Colombia Bucking Anti-US Mood in South America

By Howard Williams | July 7, 2008 | 8:17 PM EDT

{/fcharset0 Times; ( - Anti-U.S. sentiment in South America may be expanding rapidly, but apparently not in Colombia where polls ahead of Sunday's presidential election show that incumbent Alvaro Uribe is headed for a landslide, which would allow him to win without a run-off.

Uribe, who needs 50 percent plus one vote to avoid the second stage of the election, is a strong ally of President George W. Bush.

He is also riding a tide of popularity for his sometimes controversial, but largely successful, crackdown on left-wing militia groups and drug barons. His critics complain, however, that he has done this by turning a blind eye to some of the violent actions by right-wing groups.

A week from Sunday, Peruvians will go the polls in the second (and final round) of their presidential elections. Anti-U.S. nationalist Ollanta Humala -- once the front-runner, is now believed to be well behind former socialist president Alan Garcia.

Garcia came in second to Humala in the first round with opinion polls suggesting at the time that the former president did not stand much of a chance. But the tide has turned dramatically against Humala, despite public declarations of support from Venezuela's Hugo Chavez and Bolivia's Evo Morales.

Uribe's victory in Colombia would be the sweeter one for Washington.

Uribe angered Chavez earlier this year by signing a free trade pact with the United States, prompting Chavez to take Venezuela out of a regional trade pact that included Colombia.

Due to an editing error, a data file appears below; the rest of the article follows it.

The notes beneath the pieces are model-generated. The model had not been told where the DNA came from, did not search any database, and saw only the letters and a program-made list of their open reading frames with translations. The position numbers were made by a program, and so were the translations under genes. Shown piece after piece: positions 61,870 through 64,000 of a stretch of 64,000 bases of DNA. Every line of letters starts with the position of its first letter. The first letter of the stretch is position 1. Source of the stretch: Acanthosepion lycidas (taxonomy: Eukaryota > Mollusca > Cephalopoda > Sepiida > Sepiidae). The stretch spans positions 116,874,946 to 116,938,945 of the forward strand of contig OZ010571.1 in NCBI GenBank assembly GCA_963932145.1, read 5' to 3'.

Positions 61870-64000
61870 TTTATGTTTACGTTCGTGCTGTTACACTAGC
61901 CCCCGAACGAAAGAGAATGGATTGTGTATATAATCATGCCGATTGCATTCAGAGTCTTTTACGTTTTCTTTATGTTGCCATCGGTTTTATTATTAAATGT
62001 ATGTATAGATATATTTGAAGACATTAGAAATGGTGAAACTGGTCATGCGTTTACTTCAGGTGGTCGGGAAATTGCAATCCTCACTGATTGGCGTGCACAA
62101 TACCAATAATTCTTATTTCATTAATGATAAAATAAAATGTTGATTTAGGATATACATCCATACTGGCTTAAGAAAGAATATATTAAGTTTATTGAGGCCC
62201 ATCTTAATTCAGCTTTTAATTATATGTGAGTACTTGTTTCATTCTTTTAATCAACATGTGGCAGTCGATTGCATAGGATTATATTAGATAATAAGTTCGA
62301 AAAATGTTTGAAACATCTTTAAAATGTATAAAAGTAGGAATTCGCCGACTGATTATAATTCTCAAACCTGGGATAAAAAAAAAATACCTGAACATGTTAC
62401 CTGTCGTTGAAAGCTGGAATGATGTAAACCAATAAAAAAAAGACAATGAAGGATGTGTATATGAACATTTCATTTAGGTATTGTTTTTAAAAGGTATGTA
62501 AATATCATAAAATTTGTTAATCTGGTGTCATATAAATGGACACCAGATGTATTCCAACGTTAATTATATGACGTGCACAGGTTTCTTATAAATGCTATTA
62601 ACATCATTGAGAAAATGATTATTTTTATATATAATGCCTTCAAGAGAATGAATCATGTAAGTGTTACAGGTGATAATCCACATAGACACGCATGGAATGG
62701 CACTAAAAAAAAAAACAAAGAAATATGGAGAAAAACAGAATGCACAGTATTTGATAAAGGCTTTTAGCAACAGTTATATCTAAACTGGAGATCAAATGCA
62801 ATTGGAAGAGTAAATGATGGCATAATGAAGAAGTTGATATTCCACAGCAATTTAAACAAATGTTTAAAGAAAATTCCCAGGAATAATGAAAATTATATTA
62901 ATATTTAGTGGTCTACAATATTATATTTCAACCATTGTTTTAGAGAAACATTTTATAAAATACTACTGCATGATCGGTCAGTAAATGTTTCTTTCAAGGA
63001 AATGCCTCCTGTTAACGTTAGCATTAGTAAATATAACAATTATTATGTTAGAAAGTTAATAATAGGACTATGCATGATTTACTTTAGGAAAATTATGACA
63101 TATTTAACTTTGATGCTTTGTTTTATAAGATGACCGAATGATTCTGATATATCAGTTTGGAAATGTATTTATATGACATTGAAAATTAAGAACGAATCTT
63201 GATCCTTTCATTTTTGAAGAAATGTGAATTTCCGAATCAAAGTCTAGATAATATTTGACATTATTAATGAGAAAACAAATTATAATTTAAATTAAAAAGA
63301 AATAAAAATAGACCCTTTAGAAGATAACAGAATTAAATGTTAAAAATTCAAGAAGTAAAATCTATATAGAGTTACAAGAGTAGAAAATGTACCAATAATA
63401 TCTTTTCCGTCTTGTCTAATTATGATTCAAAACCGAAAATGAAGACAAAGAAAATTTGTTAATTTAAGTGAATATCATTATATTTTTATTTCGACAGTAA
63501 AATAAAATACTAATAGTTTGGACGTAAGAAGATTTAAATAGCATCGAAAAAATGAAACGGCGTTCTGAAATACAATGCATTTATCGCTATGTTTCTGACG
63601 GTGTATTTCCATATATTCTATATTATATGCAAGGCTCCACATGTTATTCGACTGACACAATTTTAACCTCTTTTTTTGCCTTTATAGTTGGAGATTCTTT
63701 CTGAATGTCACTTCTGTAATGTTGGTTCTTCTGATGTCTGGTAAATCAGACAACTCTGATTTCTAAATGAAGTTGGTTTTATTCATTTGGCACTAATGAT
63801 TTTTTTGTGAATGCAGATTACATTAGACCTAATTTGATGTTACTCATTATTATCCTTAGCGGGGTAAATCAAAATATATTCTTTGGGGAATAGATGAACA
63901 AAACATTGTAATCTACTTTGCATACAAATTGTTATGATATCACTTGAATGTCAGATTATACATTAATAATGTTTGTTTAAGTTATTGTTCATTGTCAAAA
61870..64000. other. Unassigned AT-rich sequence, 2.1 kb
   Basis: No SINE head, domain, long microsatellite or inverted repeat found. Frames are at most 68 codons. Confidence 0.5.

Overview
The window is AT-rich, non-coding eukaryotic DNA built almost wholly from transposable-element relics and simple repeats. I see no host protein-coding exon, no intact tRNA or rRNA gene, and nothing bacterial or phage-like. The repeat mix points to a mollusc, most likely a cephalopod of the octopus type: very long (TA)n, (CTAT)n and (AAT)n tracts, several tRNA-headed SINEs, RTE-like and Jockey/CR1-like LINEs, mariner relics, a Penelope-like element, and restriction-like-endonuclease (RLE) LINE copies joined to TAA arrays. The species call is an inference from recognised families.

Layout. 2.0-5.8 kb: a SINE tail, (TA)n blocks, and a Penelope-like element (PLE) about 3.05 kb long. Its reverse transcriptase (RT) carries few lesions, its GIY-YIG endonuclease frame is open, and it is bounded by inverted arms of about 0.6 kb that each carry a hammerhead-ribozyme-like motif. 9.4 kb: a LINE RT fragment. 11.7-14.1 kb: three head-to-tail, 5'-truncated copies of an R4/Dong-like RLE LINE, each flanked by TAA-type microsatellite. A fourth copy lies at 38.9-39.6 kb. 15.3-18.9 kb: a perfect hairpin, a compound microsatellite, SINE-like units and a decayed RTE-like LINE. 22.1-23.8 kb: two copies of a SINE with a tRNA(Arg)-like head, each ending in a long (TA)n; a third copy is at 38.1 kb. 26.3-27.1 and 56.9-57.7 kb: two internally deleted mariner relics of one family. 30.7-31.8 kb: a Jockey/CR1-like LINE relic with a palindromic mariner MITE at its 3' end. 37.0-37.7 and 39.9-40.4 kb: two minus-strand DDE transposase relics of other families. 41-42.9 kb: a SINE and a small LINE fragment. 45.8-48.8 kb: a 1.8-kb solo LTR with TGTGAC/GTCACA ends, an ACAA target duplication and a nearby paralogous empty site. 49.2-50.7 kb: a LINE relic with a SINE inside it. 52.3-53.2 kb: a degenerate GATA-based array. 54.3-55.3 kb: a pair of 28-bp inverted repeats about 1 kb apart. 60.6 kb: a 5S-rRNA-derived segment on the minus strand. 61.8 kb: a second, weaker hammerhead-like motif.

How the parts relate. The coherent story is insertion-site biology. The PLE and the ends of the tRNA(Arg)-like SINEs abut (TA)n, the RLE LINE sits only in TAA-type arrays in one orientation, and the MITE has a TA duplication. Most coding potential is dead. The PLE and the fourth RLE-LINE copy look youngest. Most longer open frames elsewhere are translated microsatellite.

While opinion polls in virtually every South and Central American country -- including Colombia -- show that the majority of voters oppose such a free trade agreement, Uribe has won the hearts and souls of his electorate on a simple law-and-order program.

That was what won him his first election in 2002 and seems certain to keep him in power for another four years following Sunday's vote.

In 2002, Uribe promised "a firm hand" in fighting crime and a left wing guerilla insurgency. Since then, he has strengthened the armed forces and police by nearly a third; while the headlines show that Colombia still suffers from one of the highest rates of murder and kidnapping, both figures are much lower than in the past and Uribe's get-tough policies get the credit. Homicides are now at their lowest rate in nearly 20 years, while kidnappings have reportedly dropped by nearly 75 percent.

Sick of the drug cartels and "The Revolutionary Armed Forces of Colombia," or FARC, Colombia's middle classes have turned to Uribe as their only viable savior. Uribe's father was murdered by the left-wing FARC when it tried to kidnap him in 1983.

Tulio Chinchilla, a law professor at the University of Medellin and a former presidential adviser, explained his theory about Uribe's success: "The secret to Uribe's popularity is that he thinks and feels like your average Colombian and people can sense that," Chinchilla said.

This warmth extends to the White House.

Uribe is one of a relatively small number of foreign leaders invited by President Bush to his Texas ranch. Greeting him at the ranch last year, Bush declared that "President Uribe is a strong and principled leader. I admire his determination."

Apart from withdrawing from a regional trade group because of Uribe's closed ties with Washington, Venezuela's Chavez has remained mostly quiet on the Colombian election, realizing that Uribe has no competition from within Colombia.

Chavez has, however, been vocal in supporting Humala in Peru. But, domestically, this appears only to have helped rival Alan Garcia and maybe even pushed Garcia closer to Washington.

At one stage in the Peruvian election campaign, Garcia indicated that he wanted to rip up the free trade agreement with the U.S., ratified just last month. But while Humala is still proclaiming that he too would rip up the agreement if elected, Garcia has let the issue drop off his radar.

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